Louisville Card File: UConn

dunikcardThere is, of course, much to be said of Not So Silent L’s best game ever as a Cardinal. And I shall in due course.

USBWA requirements mandate I talk about that whole ejection thing, and the play that precipitated it. So surely I will.

* * * * *

But first, a breakdown of the most important four minutes and 29 seconds of U of L’s season so far.

U of L led by 6 at the half. A lead which the Huskies swallowed in a rush at the start of the 2d, on 3 FTs and a Shabazz Napier trey. Immediately after which @ 18:31, The Rick called one of those patented knee jerk timeouts of his.

Wise move on Pitino’s part.

Coming out of the timeout, Luke Hancock drained a three. 37-34. Boom!

Then Terry Rozier tallied on a lay up. 39-34. Pow!

Followed by another Hancock score on a driving layup +1. 42-34. Bang!

Soon thereafter, Russ Smith, said “I can do that too.” Layup +1. 45-34. Bam!

In a Gampel Arena more raucous than Jay and Dickie had ever seen it, in a truly important league game for both teams, the Cardinals displayed their steel for the first time this season.

They grabbed the game by the short and curlies. More important, they never let go.

* * * * *

One of the ways a team can display its mettle is by scoring on set plays after stoppages in play.

That Luke threeball after UConn tied it up early after intermission was far from the first time U of L showed its growing maturity last evening.

Up 19-13 coming out of the first half’s second media break, Van Treese got it to Luke on a back cut to up the lead by a well executed deuce.

Out of the next break, Harrell found himself open at the elbow, and drained a 17 foot jumper, to up the score to 25-20.

Returning to the court after the final media break of the opening stanza, Russ Smith found SVT for an easy layin. 29-22.

* * * * *

silentlLast night was the first time I felt that Montrezl Harrell said to himself, “This game is mine.”

He was a beast from the beginning.

At that media break at 7:23 of the first half, Not So Silent L had 11 points and 5 boards. Then he hit that jumper discussed above.

His halftime stat line was a thing of beauty. Seven of 8 from the field, and a FT for 15 points. Six rebounds, three offensive. Three blocked shots against the school that owned that stat for years.

Harrell’s final numbers. 18 points. 13 rebounds. Add a steal and an assist to his totals.

Plus he was on the court for all but a minute of action, never got winded and never faltered.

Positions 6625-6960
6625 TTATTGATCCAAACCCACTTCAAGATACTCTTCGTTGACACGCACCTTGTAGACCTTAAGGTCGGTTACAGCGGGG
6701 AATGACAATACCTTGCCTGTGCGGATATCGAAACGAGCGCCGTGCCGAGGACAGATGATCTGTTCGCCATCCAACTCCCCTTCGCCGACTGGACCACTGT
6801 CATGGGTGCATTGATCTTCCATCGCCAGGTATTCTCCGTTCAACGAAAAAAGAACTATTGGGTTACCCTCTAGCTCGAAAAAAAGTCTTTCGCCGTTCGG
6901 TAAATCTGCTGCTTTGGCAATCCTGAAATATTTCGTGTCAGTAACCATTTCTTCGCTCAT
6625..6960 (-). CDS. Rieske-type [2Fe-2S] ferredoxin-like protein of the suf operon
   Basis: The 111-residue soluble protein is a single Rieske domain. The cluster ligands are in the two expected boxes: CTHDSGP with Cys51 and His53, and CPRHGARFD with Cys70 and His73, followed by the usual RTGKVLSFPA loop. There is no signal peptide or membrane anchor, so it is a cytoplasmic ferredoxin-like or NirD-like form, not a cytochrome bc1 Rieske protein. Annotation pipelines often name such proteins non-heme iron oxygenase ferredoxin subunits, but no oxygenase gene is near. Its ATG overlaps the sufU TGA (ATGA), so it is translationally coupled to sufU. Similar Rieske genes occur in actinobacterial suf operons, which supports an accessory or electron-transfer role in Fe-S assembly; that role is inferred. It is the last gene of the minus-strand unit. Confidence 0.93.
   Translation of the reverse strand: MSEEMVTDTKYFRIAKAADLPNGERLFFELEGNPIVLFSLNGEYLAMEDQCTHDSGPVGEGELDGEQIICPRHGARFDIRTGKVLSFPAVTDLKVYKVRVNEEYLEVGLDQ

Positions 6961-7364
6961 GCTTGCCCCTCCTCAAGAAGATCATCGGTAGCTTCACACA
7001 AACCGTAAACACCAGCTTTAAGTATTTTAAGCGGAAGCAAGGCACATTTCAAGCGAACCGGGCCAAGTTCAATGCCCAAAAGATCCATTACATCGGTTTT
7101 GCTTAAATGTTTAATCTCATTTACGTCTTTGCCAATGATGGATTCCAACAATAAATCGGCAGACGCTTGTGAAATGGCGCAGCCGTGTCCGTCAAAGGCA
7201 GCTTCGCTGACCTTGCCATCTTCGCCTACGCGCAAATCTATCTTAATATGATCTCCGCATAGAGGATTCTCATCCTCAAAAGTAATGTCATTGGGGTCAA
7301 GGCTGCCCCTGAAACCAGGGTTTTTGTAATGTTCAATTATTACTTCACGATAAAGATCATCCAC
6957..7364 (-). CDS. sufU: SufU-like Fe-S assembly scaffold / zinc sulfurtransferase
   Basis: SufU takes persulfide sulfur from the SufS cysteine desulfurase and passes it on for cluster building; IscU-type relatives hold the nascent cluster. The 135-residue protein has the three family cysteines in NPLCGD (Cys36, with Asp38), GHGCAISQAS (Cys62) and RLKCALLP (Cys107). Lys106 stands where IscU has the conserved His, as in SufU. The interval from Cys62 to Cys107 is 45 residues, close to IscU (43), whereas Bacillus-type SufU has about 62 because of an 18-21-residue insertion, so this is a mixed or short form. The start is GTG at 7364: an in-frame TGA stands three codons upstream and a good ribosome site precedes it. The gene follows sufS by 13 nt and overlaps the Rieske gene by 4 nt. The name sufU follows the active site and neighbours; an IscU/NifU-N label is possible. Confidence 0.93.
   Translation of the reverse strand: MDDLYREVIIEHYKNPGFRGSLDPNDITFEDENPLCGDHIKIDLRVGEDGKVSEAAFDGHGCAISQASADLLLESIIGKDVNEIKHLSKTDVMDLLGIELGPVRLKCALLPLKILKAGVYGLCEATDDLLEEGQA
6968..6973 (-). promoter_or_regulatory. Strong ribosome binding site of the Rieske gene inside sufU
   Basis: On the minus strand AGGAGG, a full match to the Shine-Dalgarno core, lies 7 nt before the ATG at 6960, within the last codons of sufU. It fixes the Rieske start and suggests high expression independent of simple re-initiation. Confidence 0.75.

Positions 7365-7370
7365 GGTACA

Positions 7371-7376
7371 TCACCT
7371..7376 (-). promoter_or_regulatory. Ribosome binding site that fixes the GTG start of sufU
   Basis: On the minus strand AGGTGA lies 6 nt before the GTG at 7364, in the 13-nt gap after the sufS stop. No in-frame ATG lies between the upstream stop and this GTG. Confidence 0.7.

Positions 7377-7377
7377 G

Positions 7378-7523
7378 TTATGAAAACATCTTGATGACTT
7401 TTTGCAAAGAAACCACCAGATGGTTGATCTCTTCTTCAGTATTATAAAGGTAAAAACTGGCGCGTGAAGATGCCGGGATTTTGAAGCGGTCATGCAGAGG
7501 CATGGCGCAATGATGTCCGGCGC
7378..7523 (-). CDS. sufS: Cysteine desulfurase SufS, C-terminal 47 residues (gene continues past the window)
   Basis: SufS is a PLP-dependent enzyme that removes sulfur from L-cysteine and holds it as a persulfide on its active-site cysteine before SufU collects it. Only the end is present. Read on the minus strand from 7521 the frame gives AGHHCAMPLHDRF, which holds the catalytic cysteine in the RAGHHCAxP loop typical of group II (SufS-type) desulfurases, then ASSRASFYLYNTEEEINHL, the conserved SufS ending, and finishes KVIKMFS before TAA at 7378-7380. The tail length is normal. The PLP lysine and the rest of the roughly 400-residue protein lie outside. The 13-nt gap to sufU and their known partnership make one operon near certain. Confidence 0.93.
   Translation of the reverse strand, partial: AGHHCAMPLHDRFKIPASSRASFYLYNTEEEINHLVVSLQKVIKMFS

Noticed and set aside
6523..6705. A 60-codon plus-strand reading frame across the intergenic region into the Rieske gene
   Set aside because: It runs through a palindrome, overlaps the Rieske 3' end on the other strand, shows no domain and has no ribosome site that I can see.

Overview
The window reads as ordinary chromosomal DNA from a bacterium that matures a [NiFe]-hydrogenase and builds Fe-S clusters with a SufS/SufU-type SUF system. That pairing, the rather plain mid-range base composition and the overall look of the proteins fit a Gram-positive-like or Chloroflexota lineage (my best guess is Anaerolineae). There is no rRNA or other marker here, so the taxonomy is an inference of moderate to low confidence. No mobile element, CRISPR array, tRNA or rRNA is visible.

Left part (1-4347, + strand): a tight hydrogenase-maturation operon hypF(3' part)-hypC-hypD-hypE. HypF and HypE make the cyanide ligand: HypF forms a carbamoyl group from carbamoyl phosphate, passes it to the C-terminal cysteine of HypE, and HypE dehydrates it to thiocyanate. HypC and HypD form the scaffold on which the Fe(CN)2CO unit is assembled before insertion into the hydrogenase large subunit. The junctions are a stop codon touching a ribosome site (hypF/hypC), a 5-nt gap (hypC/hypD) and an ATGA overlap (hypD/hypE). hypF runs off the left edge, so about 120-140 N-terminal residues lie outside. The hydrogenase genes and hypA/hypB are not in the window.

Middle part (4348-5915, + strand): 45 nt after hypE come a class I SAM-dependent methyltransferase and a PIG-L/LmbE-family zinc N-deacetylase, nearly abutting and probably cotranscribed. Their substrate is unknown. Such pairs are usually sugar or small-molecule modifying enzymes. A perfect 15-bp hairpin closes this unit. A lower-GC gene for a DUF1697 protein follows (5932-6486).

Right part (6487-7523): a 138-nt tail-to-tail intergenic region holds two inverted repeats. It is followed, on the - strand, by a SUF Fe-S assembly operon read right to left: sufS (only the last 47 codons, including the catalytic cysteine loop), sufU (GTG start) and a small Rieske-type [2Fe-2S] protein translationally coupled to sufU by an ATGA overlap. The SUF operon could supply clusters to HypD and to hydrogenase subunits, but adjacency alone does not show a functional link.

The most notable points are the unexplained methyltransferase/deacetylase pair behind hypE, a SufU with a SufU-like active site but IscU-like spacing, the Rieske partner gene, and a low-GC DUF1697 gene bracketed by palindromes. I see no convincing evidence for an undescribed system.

A performance worthy of more than one curtain call.

* * * * *

In his first road game of consequence, running the show, Terry Rozier’s showing was also significant despite 1/7 shooting.

Seven rebounds to go with 5 points. A couple of steals.

Most important, only one wafer thin turnover in 33 minutes of action, in, to quote myself, “a Gampel Arena more raucous than Jay and Dickie had ever seen it.”

Russ Smith was, well, Russ Smith. 23 points. A game steadying 12/15 at the charity stripe. And loosey goosey harum scarum from tip to final horn.

Here’s what I think I love most about Luke Hancock. I love when he has the ball in his hands at the end of crucial game like this. 99.9% of the time, he’s going to make the correct decision. His is a steady presence when there’s nervousness in the air.

Frankly his numbers last night, nice as they be, are of no matter. He was a rock.

* * * * *

Louisville was +15 on the boards.

I’ll repeat. +15 on the boards. With 16 on the offensive end, to only 8 for the losers.

That, mes freres, is a whole lotta Windex.

Points in the paint: 40 U of L, 20 UConn.

Second chance points: 15 U of L, 6 UConn.

* * * * *

Here’s the word I use to describe last night’s performance: Mature.

The Rick defensive game plan — a match up zone — was a risk. Especially after the Huskies shredded it for six treys on 14 tries before intermission. But, they were only 2/9 after.

A conference W on the road after the Ides of January against a legit contender = Huge.

* * * * *

Kevin Ollie was tossed.

I know you know that.

Given the bang bang play and lack of a call that precipitated the outburst, his consternation was understandable. Giffey did sort of, kind of, hip check Blackshear as he was going up for the shot, and was indeed bumped when Wayne descended.

That’s a foul just short of 100% of the time.

Then again, this was, after all, Big East basketball.1

Ollie showed his passion. As well as his relative immaturity as a coach. My guess, given his talent as a hoop mentor, and as his learning curve progresses, it won’t happen again.

Though his team was down 9 at the time, the event did seal the Huskies’ demise. The deficit grew to 38-54, before the shell shocked home team steadied up.

It was a bad no call. But, hey, zebras happen. A coach has got to keep his hand on the throttle.

That’s what life needs to be like in Olliewood.

* * * * *

As magnificent as the W was, arguably my favorite moment of the night came during the Game Day Show that preceded it.

They cut to Dickie V for his thoughts. His microphone wasn’t working. Vitale was motormouthing, but there was blissful silence coming from the speakers.

With a seriously bemused smile, Reece Davis deadpanned, “This is a lot of people’s dream. Dick Vitale’s mic isn’t working.”

When the camera cut back to Vitale, he had the look of a fellow whose puppie had just run off.

* * * * *

Speaking of that hyped up, big game crowd in Gampel, I still can’t get over how lame it was in the Yum! on the night of the Memphis State game.


But, hey, I won’t obsess. The Cards won last night at UConn.

It’s a real good thing.

— Seedy K


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